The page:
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  1. Member
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    Hi.

    This is a little involved so bear with me. I am working on an Augmented Reality project. What I am currently doing is taking 3D models made in 3DS Max or similar and viewing them in a live video stream via a Microsoft lifeCam Studio 1080 p HD webcam on my laptop. If you turn the camera around it's like you are looking "through" your screen at whatever 3D scene you have made. My application for this is pre-viewing buildings onsite before they are built. (I'm an architect)

    Now I need to scale this up for live viewing by a small crowd. The main issue is field of view. My webcam's isn't wide enough to capture a building. I need a 140 wide angle lens on a camcorder that can stream HD live like a webcam via a Directshow compatible driver. I then need to be able to plug this into my laptop via USB or IEEE 1394 and output live to a 50 or 60" screen in HD. I was hoping to be able to use a Sony VG-10 with the interchangeable lenses, but I don't know if that'll work. Any suggestions would be a great help.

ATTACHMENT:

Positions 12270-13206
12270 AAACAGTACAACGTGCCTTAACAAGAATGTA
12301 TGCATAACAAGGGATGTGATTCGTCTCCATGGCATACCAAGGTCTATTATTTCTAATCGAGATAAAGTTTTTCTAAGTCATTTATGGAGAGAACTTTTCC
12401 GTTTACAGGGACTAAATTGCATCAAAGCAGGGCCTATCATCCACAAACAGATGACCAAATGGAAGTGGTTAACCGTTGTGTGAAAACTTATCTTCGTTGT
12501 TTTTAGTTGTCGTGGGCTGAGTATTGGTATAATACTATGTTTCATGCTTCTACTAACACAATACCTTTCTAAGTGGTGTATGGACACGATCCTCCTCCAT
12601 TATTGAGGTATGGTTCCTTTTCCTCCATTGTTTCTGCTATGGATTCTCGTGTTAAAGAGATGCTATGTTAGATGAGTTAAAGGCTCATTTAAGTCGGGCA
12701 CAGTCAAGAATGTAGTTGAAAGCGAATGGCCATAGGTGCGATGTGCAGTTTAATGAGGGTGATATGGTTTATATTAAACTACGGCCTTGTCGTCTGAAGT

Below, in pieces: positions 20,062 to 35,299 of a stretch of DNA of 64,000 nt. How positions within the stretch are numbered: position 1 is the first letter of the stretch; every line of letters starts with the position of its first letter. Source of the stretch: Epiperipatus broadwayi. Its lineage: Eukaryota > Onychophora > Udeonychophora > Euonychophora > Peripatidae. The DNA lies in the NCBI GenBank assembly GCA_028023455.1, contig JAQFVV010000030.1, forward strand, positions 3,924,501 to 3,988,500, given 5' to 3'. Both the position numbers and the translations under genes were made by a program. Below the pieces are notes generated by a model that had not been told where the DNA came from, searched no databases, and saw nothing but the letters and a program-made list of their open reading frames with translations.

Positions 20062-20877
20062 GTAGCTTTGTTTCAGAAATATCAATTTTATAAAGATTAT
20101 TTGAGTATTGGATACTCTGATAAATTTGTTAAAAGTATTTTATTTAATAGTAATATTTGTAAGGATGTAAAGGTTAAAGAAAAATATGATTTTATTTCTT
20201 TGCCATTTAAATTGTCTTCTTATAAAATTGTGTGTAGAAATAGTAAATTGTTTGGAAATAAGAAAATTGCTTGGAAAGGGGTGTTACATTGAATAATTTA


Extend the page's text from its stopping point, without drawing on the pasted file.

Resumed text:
Thanks,

    JF
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  2. aBigMeanie aedipuss's Avatar
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    why not use a screen capturing program and skip the camera?
    --
    "a lot of people are better dead" - prisoner KSC2-303
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  3. Member